The study of multiagent systems (MASs) focuses on systems in which many intelligent agents interact with each other using communication protocols. For example, an authentication protocol is used to verify and authorize agents acting on behalf of users to protect restricted data and information. After authentication, two agents should be entitled to believe that they are communicating with each other and not with intruders. For specifying and reasoning about the security properties of authentication protocols, many researchers have proposed the use of belief logics. Since authentication protocols are designed to operate in dynamic environments, it is important to model the evolution of authentication systems through time in a systematic way. We advocate the systematic combinations of logics of beliefs and time for modeling and reasoning about evolving agent beliefs in MASs. In particular, we use a temporal belief logic called TML⁺ for establishing trust theories for authentication systems and also propose a labeled tableau system for this logic. To illustrate the capabilities of TML⁺, we present trust theories for several well-known authentication protocols, namely, the Lowe modified wide-mouthed frog protocol, the amended Needham-Schroeder symmetric key protocol, and Kerberos. We also show how to verify certain security properties of those protocols. With the logic TML⁺ and its associated modal tableaux, we are able to reason about and verify authentication systems operating in dynamic environments.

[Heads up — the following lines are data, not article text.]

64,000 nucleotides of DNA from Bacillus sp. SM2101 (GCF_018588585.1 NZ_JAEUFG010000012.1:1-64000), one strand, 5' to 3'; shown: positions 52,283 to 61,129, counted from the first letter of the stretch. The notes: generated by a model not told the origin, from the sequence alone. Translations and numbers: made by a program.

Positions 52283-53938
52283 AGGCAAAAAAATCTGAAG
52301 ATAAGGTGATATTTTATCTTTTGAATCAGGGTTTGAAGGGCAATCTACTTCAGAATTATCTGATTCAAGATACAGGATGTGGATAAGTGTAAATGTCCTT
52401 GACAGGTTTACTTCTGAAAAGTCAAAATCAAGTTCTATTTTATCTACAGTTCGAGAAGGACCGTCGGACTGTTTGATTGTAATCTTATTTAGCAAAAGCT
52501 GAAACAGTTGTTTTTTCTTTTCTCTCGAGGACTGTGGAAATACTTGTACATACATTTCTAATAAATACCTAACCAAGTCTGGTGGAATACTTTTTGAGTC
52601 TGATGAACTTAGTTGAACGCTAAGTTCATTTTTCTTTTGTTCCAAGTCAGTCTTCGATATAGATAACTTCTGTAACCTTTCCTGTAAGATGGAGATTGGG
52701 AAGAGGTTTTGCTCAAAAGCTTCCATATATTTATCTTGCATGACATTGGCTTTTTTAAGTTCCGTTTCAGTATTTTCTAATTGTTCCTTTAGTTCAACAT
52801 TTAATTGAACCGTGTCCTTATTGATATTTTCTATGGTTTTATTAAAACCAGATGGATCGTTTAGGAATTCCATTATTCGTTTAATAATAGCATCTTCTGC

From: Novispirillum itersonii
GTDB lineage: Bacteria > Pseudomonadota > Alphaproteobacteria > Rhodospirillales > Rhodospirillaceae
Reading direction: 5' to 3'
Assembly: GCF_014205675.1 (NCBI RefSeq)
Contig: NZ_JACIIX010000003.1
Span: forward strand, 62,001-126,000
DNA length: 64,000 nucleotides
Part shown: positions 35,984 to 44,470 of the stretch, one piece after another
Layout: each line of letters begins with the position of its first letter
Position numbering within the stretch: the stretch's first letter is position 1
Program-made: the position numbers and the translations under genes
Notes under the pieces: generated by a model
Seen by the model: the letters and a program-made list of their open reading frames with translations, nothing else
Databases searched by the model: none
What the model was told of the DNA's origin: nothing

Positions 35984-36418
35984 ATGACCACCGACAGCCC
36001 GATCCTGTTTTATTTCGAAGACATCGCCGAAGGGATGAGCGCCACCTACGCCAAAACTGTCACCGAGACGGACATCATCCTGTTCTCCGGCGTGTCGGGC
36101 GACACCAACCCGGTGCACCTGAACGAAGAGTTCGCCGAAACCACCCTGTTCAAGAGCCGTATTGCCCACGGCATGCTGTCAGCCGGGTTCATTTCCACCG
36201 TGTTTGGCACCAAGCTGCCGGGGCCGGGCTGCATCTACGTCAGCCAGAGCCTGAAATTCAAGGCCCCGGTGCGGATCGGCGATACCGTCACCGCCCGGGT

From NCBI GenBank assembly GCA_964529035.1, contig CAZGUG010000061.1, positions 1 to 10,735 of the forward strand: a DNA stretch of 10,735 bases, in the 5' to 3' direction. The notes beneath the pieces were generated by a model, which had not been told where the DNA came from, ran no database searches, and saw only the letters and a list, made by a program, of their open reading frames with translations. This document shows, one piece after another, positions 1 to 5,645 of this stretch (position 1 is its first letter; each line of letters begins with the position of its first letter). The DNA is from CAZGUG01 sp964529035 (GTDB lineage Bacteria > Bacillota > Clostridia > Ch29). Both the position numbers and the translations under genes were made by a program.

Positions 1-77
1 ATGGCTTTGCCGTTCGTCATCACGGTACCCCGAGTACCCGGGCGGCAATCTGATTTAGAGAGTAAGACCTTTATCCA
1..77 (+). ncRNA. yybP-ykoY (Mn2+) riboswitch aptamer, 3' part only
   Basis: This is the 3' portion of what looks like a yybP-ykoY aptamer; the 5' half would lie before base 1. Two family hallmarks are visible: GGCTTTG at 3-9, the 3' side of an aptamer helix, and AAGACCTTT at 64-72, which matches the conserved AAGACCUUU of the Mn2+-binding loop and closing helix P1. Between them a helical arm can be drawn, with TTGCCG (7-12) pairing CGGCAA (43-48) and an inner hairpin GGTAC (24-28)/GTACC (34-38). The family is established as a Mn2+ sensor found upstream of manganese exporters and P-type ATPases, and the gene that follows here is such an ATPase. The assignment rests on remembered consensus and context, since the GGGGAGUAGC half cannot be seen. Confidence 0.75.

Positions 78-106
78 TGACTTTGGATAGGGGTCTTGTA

Copyright 2009 IEEE. Reprinted from IEEE Transactions on Systems, Man, and Cybernetics, Part B : Cybernetics. This material is posted here with permission of the IEEE. Such permission of the IEEE does not in any way imply IEEE endorsement of any of Macquarie University’s products or services. Internal or personal use of this material is permitted. However, permission to reprint/republish this material for advertising or promotional purposes or for creating new collective works for resale or redistribution must be obtained from the IEEE by writing to email@example.com. By choosing to view this document, you agree to all provisions of the copyright laws protecting it.